328 pp., 6.125 x 9.25, 4 maps, notes, bibl., index
eBook ISBN: 978-1-4696-2681-9
Published: February 2016
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The collapse of the Soviet Union seemed to signal that the doctrine of containment had served U.S. interests in the Middle East well, preserving Western access to Persian Gulf oil while protecting Israel and preventing communist subversion. Yet, although many Americans hoped that the end of the Cold War would enable the United States to redefine its diplomatic relationships in the Middle East and elsewhere, Little demonstrates that from Operation Desert Storm in 1991 to America’s battle against ISIS today, U.S. foreign policy has been governed by “us versus them” thinking, with Islamophobia supplanting the threats of yesteryear.
About the Author
Douglas Little is the Robert and Virginia Scotland Professor of History and International Relations at Clark University.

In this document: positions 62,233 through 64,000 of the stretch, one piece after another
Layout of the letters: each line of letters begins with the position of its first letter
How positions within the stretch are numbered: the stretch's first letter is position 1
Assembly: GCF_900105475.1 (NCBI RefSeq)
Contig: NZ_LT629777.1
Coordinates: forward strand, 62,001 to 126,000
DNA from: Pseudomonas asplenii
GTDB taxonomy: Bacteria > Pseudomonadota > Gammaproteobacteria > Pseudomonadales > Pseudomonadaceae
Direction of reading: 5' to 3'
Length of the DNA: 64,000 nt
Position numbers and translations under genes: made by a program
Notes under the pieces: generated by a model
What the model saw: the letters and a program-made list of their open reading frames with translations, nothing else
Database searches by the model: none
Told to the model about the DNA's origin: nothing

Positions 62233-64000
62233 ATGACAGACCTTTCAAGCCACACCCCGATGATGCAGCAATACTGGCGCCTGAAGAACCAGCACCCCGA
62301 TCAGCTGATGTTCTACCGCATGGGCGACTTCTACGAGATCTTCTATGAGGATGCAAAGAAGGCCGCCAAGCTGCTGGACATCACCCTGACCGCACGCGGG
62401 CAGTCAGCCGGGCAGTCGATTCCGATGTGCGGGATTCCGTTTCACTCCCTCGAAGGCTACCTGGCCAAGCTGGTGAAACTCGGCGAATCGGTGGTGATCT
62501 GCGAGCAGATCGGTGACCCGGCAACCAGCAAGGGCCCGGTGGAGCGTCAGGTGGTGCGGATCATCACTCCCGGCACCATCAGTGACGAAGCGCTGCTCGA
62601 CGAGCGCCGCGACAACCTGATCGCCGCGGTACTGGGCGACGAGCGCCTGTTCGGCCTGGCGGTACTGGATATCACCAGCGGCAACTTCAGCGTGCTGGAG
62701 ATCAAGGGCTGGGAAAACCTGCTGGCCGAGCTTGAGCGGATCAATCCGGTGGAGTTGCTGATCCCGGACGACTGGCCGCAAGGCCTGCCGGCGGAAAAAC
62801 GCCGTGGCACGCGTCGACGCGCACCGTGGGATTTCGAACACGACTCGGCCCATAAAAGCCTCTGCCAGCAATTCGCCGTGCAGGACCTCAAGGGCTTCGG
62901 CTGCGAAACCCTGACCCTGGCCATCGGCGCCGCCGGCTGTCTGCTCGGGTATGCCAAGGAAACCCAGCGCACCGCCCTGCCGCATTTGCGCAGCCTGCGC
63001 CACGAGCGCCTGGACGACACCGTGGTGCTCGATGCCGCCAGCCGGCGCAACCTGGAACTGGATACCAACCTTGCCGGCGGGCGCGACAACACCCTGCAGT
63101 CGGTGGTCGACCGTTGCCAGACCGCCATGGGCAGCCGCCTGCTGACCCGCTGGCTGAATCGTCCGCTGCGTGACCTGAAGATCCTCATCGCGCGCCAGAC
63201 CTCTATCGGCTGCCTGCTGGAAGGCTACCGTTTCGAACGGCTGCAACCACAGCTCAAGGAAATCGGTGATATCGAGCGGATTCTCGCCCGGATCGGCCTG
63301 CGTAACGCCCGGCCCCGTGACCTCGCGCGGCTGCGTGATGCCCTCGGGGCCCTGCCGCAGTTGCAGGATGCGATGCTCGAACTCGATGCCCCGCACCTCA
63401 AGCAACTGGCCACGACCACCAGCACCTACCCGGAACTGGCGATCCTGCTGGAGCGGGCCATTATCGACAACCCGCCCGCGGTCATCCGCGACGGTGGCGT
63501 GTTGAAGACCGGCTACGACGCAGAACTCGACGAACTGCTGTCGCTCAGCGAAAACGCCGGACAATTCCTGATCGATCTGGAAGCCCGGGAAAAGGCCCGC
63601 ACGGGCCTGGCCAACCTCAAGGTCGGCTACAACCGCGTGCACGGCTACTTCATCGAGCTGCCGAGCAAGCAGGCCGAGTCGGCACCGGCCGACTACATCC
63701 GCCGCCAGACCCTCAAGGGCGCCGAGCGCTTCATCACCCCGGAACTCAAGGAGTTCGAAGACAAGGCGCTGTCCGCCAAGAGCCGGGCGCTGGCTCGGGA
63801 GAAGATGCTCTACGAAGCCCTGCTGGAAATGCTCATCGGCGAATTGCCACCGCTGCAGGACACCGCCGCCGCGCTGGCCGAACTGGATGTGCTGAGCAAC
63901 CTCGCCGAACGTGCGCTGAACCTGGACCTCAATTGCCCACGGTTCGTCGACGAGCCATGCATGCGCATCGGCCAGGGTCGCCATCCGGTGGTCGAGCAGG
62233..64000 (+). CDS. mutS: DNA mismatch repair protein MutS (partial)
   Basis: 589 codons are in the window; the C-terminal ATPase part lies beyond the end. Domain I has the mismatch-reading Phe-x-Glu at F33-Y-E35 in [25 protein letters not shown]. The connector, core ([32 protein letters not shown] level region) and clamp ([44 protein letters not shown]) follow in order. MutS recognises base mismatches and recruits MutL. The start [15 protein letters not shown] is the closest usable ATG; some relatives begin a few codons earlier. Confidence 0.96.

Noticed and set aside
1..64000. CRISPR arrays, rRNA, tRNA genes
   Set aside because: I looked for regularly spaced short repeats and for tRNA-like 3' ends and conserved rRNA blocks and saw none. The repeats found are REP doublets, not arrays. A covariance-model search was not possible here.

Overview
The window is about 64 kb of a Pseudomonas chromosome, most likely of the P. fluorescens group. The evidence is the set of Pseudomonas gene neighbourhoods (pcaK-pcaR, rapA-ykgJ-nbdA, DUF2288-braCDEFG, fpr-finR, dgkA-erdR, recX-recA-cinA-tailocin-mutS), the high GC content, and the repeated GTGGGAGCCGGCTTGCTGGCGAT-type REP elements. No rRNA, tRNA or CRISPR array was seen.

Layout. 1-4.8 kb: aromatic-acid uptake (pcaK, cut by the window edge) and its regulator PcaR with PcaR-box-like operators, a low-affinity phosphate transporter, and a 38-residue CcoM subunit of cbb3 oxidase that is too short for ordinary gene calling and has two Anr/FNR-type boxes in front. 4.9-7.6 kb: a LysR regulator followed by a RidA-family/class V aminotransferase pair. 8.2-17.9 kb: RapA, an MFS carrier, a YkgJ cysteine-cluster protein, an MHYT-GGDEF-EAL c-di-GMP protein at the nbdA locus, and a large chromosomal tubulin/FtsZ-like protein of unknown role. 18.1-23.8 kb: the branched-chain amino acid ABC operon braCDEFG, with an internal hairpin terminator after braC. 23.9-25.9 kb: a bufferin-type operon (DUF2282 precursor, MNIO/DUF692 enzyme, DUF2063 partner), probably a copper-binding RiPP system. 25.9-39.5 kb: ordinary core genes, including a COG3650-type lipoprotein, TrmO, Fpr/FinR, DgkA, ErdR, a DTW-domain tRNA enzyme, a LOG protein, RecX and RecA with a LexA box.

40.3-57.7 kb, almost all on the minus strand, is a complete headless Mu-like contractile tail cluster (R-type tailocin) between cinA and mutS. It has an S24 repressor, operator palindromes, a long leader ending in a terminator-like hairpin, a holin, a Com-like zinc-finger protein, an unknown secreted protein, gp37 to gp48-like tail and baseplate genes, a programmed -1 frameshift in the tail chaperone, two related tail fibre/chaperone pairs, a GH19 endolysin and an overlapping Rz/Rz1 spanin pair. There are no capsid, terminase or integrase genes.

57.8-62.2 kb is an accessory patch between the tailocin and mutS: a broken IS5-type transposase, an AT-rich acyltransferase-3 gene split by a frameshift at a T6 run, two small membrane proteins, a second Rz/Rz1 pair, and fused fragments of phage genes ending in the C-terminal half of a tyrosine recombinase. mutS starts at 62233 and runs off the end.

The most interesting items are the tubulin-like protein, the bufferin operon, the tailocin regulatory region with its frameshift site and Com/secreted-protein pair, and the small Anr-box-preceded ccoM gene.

For more information about Douglas Little, visit the Author Page.
“Little accurately captures, first, the United States’ relations with the Islamic world, and second, the transfer of a reflexive, and to a larger extent unavoidable, polarized paradigm for the conduct of US foreign policy.”--Glenn L. Carle, Middle East Journal
“Shows the links between this era and attitudes evident at the time of the Native American removal, the fears of African Americans, immigrants, the so-called ‘yellow peril’ of the wartime years, through Cold War communism to the current predicament.”--International Affairs
“Us versus Them is a marvelous read on a hot topic. With crisp and witty prose, the book is by far the liveliest read in its field, and Little demonstrates a mastery of sources with the sure hand of a mature historian who knows not only the topic of U.S. relations with the Middle East, but also the broad sweep of U.S. history. No book presently on the market commands the strengths of Us versus Them.”--Frank Costigliola, University of Connecticut
“Douglas Little’s cogent, perceptive, and well-reasoned work emerges as one of the best books on recent U.S. diplomacy across the Middle East. Moving energetically through twenty-five years of U.S. diplomacy, Little’s compelling and memorable thesis will draw more visibility and attention to his work than that enjoyed to date by any other book on this subject.”--Peter Hahn, Ohio State University